listening

Bearing Witness, a Coaching Practice for this Moment

Lately, the act of bearing witness has occurred to me as sacred and momentous. In my work with coaches, bearing witness can be an important coaching practice.

Kristi Pikiewicz, in Psychology Today, shares that bearing witness can “obtain empathy and support, lighten our emotional load via sharing it with the witness, and obtain catharsis.”

Conventionally, bearing witness is the process of observing, establishing, and honoring the experiences, stories, and histories of memories or events.

The graph below reveals that usage of the term bearing witness has waned since the rise of mass media and multiple, fragmented media.

By |2022-08-22T15:25:36-04:00August 15th, 2022|Blog|0 Comments

Intentional Speaking: Five Impediments to Co-creation

Language is the bridge between our intentions and our worlds. Our relationship to language determines how we wield words to bridge our worlds.

We cultivate a generative relationship with words by embracing Wholeness, Truthfulness, and Freedom. A poor acronym (WTF), we develop these qualities with intentional speaking, yet our habitual patterns conceal them.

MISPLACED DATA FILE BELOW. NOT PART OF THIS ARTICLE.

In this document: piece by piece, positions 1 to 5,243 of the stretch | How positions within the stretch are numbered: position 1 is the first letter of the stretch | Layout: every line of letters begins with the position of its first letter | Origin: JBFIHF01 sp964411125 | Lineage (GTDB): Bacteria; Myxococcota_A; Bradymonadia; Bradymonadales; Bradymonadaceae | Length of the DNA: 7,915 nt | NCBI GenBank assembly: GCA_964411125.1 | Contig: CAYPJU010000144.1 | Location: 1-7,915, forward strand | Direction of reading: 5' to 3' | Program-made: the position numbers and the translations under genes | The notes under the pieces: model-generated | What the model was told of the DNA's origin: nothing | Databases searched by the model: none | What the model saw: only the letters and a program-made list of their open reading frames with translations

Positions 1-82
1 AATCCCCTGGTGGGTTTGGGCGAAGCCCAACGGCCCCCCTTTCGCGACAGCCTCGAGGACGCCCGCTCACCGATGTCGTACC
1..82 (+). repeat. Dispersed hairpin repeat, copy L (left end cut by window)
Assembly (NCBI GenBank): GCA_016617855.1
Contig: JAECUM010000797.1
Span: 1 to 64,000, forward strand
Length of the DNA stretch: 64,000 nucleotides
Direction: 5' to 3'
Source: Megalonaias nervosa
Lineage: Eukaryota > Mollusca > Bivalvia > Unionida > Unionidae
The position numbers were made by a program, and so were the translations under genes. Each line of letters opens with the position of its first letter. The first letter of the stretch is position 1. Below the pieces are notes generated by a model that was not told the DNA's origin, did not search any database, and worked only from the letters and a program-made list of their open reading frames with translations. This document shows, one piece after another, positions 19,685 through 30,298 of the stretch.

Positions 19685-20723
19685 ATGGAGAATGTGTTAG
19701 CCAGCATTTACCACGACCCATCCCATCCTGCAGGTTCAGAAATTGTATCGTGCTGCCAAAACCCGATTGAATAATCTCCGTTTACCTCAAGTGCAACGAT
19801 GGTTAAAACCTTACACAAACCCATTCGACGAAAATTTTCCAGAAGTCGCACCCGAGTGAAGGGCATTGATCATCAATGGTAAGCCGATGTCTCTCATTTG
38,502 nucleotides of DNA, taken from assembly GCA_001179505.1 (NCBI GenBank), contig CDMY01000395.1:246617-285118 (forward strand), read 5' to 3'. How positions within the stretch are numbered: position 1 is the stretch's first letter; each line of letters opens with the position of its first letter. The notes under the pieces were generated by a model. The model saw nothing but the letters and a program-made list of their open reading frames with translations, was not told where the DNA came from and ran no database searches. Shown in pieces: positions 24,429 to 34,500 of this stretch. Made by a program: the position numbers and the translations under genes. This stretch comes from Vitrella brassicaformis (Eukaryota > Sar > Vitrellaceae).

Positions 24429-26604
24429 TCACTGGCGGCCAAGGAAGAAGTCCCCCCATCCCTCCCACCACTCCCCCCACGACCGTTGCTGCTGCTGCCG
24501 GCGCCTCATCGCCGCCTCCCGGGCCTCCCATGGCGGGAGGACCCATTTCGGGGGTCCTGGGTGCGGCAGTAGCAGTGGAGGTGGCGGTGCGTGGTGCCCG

Five Impediments

Intentional speaking begins with recognizing and dissolving five common impediments or habitual patterns. Recognizing any of these impediments and enacting practices can be like treating poison with an antidote.

  1. Reactive speech
  2. Gossip
  3. Useless speech: idle speaking/story
By |2023-05-08T13:22:35-04:00July 11th, 2022|Blog|0 Comments

Deep Listening as Context and Practice

Listening is an underdeveloped asset in our leadership, culture, and organizational life. Deep listening expands our capacity to remain open, receive concerns, perceive experiences, and discover situations newly. And yet, as change becomes exponential and information assaults our senses, listening suffers.

On a deeper level, being heard can lead to a release that can feel empowering, validating, and important. This involves sharing deeper concerns and truths.

For coaches, therapists, and educators, a failure to listen deeply can create professional negligence. For leaders, team members, and business professionals, it often produces unnecessary setbacks, misunderstandings, missed connections, or conflicts.

My research emerges from the deep DOWNLOAD PDF

By |2023-11-09T10:44:49-05:00February 19th, 2019|Blog|0 Comments
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